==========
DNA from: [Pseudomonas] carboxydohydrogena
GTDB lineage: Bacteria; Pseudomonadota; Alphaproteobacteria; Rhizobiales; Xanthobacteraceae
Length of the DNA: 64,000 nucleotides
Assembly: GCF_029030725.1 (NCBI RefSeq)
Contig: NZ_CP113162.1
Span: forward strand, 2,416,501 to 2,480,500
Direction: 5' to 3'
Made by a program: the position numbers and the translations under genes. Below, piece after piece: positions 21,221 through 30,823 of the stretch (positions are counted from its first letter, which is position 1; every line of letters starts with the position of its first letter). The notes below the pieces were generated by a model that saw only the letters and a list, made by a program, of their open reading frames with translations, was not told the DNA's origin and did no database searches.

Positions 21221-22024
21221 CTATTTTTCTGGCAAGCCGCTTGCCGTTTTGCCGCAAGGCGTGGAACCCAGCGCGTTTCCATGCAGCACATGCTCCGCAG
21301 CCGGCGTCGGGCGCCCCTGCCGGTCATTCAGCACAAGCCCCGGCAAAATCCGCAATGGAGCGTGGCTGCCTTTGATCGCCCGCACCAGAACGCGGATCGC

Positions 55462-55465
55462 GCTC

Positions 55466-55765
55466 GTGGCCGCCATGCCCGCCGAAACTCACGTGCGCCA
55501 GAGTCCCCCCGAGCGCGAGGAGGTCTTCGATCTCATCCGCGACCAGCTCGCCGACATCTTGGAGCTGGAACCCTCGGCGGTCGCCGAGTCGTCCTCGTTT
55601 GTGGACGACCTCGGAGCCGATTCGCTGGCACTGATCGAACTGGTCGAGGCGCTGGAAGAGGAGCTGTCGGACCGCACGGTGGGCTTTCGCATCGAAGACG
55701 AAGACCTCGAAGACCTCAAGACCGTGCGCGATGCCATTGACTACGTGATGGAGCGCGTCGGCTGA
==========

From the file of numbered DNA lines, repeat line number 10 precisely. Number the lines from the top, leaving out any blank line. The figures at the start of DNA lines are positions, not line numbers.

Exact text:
21221 CTATTTTTCTGGCAAGCCGCTTGCCGTTTTGCCGCAAGGCGTGGAACCCAGCGCGTTTCCATGCAGCACATGCTCCGCAG